Playing sports is a practical and fun way for many children to stay healthy and active. However, sports injuries account for almost a third of all injuries in children. So finding a way for kids to get the most out of sports while keeping them safe is important to many parents.
Christine Boyd, MD, medical director of the sports medicine program at Stanford Medicine Children’s Health, offers her expert advice on the best ways to help young athletes achieve peak performance and avoid injury.
According to Dr. Boyd, getting into sports is a good way to start. Start slow with family walks, games of Frisbee, biking, or hiking in the weeks leading up to school. Jumping straight into a rigorous sports program after a quiet summer can make kids more susceptible to injury. “One of the important things that parents can do is to gradually start increasing children’s activity levels,” Dr. Boyd advises.
Another thing to consider is the number of sports your child will participate in each year. Following a demanding sports program can be a constraint for your child. “Particularly during times of rapid growth, children are at increased risk of injury,” says Dr. Boyd.
“If you have a child who is going through their growth spurt, be very careful not to overload them with the volume of sports training and play because their injury rate is much higher,” she says. Hard-playing kids also need plenty of sleep and quality nutrition to give their bodies the time and fuel to recover after a long day.
It is essential that children have fun, especially for young children who may not be ready to appreciate the competitive nature of sports. “I like that they play a lot of sports and make sure their environment is positive, as opposed to super intense and competitive sport for a 5-year-old,” she says. “I think they need to move their bodies in different ways because they’re still developing their basic motor skills, and you don’t want to isolate just one set of movement patterns in a sport.”
A sports physical exam with your child’s pediatrician is another way to help prepare them for their favorite sport. This visit can be combined with an annual wellness exam and is often required before starting school or participating in organized sports teams. The doctor will use this time to assess your child’s general health and identify any concerns that may be a risk factor for injury. “These are usually done a month or two before a child starts playing sports, mainly so that if there is a need for intervention we have time to do it,” says Dr Boyd .
While young children tend to sustain minor injuries, such as scrapes and bruises, the stakes increase as children get older. “As we move into middle school and high school, there are usually more joint sprains, muscle strains, and some overuse injuries because of their volume,” she says.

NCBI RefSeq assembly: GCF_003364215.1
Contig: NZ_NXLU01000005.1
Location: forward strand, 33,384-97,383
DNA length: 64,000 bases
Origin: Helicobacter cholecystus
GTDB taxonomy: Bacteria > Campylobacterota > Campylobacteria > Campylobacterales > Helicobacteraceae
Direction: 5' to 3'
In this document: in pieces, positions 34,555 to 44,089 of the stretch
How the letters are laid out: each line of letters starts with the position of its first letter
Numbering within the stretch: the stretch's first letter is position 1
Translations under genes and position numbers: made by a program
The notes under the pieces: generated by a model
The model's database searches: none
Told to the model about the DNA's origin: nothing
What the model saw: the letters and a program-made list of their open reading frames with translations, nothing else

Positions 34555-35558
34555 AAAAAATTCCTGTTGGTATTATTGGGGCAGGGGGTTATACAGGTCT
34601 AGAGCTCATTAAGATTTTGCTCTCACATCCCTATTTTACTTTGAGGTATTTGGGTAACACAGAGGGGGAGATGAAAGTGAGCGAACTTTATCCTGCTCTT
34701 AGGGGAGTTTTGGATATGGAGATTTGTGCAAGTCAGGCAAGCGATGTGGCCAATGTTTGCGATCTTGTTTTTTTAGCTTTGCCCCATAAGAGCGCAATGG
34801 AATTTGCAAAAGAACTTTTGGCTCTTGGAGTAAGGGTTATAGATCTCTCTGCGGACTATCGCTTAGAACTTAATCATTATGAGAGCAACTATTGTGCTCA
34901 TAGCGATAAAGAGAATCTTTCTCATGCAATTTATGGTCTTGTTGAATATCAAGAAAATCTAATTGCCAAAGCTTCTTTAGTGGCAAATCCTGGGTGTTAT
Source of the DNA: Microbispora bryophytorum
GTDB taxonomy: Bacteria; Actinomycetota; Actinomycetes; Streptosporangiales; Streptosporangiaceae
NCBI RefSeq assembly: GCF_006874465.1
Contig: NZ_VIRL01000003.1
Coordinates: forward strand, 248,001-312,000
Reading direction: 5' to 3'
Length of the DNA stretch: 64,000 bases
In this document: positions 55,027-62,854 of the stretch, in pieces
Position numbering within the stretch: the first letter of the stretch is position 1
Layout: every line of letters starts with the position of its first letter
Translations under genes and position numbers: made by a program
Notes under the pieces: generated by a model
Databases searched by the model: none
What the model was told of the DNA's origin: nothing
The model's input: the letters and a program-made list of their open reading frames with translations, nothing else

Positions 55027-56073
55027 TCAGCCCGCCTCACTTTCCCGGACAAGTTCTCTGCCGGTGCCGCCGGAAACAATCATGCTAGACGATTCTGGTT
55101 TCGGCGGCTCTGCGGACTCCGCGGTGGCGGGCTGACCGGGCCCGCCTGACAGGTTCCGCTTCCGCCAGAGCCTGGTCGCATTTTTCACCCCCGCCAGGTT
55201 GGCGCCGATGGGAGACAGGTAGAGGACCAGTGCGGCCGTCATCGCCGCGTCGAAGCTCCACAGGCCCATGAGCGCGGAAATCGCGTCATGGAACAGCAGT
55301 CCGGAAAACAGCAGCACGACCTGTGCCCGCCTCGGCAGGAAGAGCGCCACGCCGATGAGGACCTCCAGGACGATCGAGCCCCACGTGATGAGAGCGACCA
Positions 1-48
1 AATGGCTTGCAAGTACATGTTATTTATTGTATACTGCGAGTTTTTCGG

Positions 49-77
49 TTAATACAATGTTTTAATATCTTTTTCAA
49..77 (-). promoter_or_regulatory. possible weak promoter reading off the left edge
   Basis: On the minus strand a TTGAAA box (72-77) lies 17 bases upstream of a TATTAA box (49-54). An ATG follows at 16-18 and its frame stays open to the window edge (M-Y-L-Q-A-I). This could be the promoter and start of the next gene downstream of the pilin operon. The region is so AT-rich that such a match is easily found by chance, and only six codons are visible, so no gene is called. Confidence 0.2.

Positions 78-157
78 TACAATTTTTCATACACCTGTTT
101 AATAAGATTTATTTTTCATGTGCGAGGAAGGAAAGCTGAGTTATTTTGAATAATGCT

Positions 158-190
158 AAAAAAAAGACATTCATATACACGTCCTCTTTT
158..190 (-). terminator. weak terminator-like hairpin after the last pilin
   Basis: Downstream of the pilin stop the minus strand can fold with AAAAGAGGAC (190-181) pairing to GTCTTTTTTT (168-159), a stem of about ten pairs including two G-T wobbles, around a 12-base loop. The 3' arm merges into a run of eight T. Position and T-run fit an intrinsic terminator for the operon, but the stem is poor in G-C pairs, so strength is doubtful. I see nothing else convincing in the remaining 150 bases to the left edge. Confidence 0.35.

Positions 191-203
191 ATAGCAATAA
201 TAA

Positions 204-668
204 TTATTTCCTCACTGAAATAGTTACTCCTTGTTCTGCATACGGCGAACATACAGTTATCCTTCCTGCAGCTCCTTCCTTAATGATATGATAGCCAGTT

According to Dr. Boyd, knowing which injuries are common for each sport can also help parents watch for warning signs. “For baseball players, swimmers, or overhead athletes, we see a lot more shoulder and elbow issues,” she says. “For other sports, like soccer, basketball or soccer, we’ll see more ankle and knee injuries just from the stress of the sport.”
With contact sports like football, soccer or basketball, parents should also be aware of the risk of concussion. “Sports-related concussions are obviously a hot topic and an important topic that we all need to be aware of,” Dr. Boyd points out. “Over the past five years there has been a huge increase in public awareness of injury and how to manage and recognize it.”
If your child has symptoms of a concussion (dizziness, headache, blurred vision, fatigue, brain fog, or difficulty walking), call your pediatrician right away. Dr. Boyd explains that some children may not show symptoms until several hours to a day later. “Even the next day, if they wake up and they have a headache, just think back to the game: was there anything in the game that was a big tackle, a big contact, that could have cause a concussion?” she says.
Even with the best precautions, at some point your child could still get hurt. Dr. Boyd recommends watching for swelling, worsening pain, and reduced range of motion in joints. “My rule of thumb is if something is very misshapen or very sore that ice and ibuprofen at home just isn’t enough, then you’ll probably have to go to the ER or urgent care on the weekend. end,” she said. said. “Other than that it can wait until next week and can be seen by your primary care doctor.”
Bruises, minor sprains and other minor injuries can usually be treated at home, says Dr. Boyd. “Icing in the first 48 hours with light compression are the two things that can help the most,” she explains. “If someone has a mild injury and they return to sport too soon afterwards and they don’t let it fully heal, that’s another high risk period for injury.”
It’s always a good idea to contact your child’s pediatrician when you have questions or concerns about an injury. They can direct you to the best treatment and help you if your child needs more specialized care. “Most sports injuries can be seen by the pediatrician first, and then if a pediatrician feels it needs to be seen by a specialist, I think a specialist in pediatric orthopedics and sports medicine offers a lot of benefits,” says Dr. Boyd. .
For more information on sports injuries, see “Treating a Minor Sports Injury” or “Preventing Sports Injuries”.